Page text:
Ch 3: Compass Reading Test: Types of Questions on the Exam

About This Chapter

This chapter exposes you to the types of questions you can expect to see on the ACT Compass Reading test. Learn and retain information about these question types by studying the text and video components within the chapter.

Compass Reading Test: Types of Questions on the Exam - Chapter Summary

Gain a solid understanding of the different kinds of questions you will be answering on the Compass Reading Test with the lessons in this chapter. The brief video lessons you will come across inform you on the different approaches to take depending on the question. Content in this chapter spans the following:

  • Detail and word meaning
  • Main ideas
  • Supporting details
  • Cause and effect and sequence of events
  • Author's tone
  • Logical fallacies
  • Argument structuring and supporting claims
  • Hypothesis, explanations and conclusions

After you have gone over the lessons, you can take quizzes for practice to assess your comprehension of the content. Each of the fun video lessons that you will come across has a corresponding lesson transcript to review.

ACT Compass Reading - Chapter Objectives

The ACT Compass Reading Test is used as a placement tool and assesses students' readiness for entry-level coursework in college. You'll see multiple-choice questions based on five different types of reading passages. This chapter tells you about the types of questions asked on the exam.

10 Lessons in Chapter 3: Compass Reading Test: Types of Questions on the Exam
Test your knowledge with a 30-question chapter practice test
ACT Reading: Detail and Word Meaning Questions

1. ACT Reading: Detail and Word Meaning Questions

Easy points lurk in the detail questions on the ACT, so don't neglect them! In this lesson, you'll learn a 3-step method for answering these questions quickly and accurately.

ACT Reading: Main Idea and Generalization Questions

2. ACT Reading: Main Idea and Generalization Questions

Main idea questions can be some of the toughest nuts to crack on the ACT. In this lesson, you'll get some hints and tips for managing them like a pro.

Supporting Details: Definition & Examples

3. Supporting Details: Definition & Examples

Find out what supporting details are and their role in essay writing. Learn the different ways to include supporting details, then take a quiz to test your new skills.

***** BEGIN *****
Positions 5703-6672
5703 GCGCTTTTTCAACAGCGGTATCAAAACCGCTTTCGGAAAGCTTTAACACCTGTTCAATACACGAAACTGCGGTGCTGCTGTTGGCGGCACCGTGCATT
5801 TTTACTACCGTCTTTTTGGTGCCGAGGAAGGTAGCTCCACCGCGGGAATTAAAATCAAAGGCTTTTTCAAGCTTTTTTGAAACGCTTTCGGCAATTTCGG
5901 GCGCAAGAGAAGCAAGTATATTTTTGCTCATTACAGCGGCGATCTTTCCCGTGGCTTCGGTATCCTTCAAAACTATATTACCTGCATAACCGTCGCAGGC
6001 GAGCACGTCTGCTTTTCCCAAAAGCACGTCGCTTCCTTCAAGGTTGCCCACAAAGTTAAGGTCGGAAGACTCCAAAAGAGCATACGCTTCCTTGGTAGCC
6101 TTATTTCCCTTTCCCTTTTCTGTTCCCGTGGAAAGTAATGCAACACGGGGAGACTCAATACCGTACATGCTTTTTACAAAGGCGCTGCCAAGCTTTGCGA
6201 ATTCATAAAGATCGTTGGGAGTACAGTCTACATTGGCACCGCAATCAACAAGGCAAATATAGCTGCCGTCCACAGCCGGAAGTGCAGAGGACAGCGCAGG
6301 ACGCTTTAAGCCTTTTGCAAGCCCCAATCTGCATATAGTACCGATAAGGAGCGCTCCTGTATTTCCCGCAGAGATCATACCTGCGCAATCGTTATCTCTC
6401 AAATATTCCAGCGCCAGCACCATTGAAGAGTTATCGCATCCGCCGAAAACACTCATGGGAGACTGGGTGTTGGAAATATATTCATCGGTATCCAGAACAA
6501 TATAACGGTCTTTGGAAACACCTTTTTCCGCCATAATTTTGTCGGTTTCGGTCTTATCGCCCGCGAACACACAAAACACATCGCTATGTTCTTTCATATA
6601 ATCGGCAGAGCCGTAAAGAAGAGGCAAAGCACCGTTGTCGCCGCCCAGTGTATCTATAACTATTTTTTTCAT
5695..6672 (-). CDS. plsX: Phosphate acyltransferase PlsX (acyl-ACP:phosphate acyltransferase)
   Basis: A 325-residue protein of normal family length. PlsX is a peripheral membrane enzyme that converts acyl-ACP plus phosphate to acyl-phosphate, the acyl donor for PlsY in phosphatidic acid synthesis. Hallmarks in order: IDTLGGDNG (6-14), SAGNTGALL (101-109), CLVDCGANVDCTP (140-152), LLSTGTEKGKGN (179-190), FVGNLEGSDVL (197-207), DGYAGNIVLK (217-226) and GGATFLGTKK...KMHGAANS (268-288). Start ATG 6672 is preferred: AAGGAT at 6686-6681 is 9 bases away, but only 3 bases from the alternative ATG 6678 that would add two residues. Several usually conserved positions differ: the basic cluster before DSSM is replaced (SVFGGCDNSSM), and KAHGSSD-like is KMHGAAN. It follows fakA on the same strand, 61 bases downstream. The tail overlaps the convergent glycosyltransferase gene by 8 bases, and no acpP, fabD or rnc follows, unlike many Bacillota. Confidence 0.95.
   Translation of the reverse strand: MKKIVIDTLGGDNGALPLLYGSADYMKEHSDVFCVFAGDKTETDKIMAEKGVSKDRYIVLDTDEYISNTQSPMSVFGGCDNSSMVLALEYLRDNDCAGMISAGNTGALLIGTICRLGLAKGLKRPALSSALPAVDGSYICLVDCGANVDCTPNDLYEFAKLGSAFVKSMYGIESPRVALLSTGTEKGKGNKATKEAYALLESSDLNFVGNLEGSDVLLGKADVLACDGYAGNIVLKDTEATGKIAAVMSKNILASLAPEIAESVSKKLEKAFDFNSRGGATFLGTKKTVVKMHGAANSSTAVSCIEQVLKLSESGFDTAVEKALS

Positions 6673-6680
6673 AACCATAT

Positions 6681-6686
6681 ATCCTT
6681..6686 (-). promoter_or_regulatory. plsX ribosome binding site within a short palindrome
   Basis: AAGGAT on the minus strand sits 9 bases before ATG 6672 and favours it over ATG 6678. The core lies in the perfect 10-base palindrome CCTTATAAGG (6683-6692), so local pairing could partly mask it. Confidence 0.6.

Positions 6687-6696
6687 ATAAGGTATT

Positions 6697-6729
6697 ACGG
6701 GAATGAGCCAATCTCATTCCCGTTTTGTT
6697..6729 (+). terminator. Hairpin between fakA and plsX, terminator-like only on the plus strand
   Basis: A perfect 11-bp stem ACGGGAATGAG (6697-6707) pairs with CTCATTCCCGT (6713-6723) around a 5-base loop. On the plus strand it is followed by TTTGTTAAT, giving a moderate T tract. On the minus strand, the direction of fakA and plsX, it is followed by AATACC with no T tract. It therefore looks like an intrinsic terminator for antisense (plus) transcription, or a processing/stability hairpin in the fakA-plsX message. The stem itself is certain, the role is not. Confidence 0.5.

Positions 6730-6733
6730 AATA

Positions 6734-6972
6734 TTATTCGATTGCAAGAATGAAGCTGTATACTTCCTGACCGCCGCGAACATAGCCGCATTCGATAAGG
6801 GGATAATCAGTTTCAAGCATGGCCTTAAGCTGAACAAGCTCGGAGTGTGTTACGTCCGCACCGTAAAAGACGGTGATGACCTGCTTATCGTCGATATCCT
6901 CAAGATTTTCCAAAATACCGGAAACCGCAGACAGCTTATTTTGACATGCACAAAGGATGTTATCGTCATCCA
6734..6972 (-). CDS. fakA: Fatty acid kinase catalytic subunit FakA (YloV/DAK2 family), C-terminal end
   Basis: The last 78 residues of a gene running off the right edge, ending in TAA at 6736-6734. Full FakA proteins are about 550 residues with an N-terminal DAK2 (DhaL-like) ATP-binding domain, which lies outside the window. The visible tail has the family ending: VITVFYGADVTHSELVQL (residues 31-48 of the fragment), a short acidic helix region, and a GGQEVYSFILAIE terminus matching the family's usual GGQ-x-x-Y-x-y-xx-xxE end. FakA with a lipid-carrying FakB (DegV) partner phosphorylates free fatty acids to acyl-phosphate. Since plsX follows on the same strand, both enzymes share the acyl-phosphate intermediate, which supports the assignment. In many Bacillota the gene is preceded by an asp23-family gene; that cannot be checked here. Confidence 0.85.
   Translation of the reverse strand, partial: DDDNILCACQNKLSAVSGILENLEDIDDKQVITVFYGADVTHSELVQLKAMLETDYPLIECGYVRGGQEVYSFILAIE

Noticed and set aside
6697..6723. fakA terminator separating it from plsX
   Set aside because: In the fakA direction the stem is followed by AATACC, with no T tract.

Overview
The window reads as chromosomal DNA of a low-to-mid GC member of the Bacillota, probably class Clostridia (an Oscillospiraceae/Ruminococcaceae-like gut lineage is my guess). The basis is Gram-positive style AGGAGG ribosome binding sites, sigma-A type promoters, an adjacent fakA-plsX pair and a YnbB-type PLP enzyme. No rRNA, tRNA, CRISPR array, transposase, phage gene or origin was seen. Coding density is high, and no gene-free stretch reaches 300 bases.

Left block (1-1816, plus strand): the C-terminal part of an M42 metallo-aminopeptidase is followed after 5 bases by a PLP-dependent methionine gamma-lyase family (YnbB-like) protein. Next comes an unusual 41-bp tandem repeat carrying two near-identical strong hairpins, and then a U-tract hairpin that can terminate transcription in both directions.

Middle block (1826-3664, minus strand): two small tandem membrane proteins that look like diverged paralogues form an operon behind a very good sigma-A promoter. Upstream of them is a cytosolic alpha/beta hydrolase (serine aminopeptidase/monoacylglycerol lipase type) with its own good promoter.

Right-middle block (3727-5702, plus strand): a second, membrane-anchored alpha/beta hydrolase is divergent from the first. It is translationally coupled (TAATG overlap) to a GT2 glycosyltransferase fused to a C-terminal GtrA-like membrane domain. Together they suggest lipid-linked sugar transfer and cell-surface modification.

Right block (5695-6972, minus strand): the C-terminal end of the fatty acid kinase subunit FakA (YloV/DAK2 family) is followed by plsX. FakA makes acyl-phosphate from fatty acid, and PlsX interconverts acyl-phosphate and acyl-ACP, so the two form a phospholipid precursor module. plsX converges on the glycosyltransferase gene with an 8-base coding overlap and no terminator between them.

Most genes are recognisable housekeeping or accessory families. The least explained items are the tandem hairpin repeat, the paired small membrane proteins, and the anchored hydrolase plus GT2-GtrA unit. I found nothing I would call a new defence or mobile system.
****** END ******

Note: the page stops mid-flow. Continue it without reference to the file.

ACT Reading: Cause and Effect and Comparison Questions

4. ACT Reading: Cause and Effect and Comparison Questions

Some ACT questions are tricky because they ask you about more than one piece of information at a time. In this lesson, you'll learn about two of those question types: cause/effect and comparison questions.

ACT Reading: Author's Tone and Method Questions

5. ACT Reading: Author's Tone and Method Questions

Get rhetorical and score some points on the ACT by understanding how to answer questions about an author's tone and method. We'll walk you through examples, plus tips for answering questions on the test.

Determining the Sequence of Events or Steps in a Reading Selection

6. Determining the Sequence of Events or Steps in a Reading Selection

News articles or other types of informational texts can be structured through a sequence of events or steps. In this lesson, we will examine how that is done and how to identify this structure.

What are Logical Fallacies? - Define, Identify and Avoid Them

7. What are Logical Fallacies? - Define, Identify and Avoid Them

Logical fallacies are flaws in reasoning that can throw your argument off track and confuse your reader. This video explains how to identify a few common logical fallacies and how to steer clear of them.

Hypothesis, Explanations & Conclusions in Reading Passages

8. Hypothesis, Explanations & Conclusions in Reading Passages

All science experiments follow the same pattern in order to determine the truth. This lesson discusses how some reading passages use the similar structure of a hypothesis, explanation and conclusion to prove arguments.

How to Structure an Argument in Your Essay

9. How to Structure an Argument in Your Essay

When you write a persuasive essay, it's important to think about how you'll construct your argument, from how you'll arrange your major points to how and where you'll refute opposing views. This video covers some of the basics for structuring an argument.

Supportive vs. Unsupportive Claims in Reading Passages

10. Supportive vs. Unsupportive Claims in Reading Passages

This lesson will give you insight into the differences between evidence and claims, how evidence is used to create supported claims, and how to spot unsupported claims in reading passages.

Chapter Practice Exam
Test your knowledge of this chapter with a 30 question practice chapter exam.
Not Taken
Practice Final Exam
Test your knowledge of the entire course with a 50 question practice final exam.
Not Taken

Earning College Credit

Did you know… We have over 200 college courses that prepare you to earn credit by exam that is accepted by over 1,500 colleges and universities. You can test out of the first two years of college and save thousands off your degree. Anyone can earn credit-by-exam regardless of age or education level.

To learn more, visit our Earning Credit Page

Transferring credit to the school of your choice

Not sure what college you want to attend yet? Study.com has thousands of articles about every imaginable degree, area of study and career path that can help you find the school that's right for you.

Support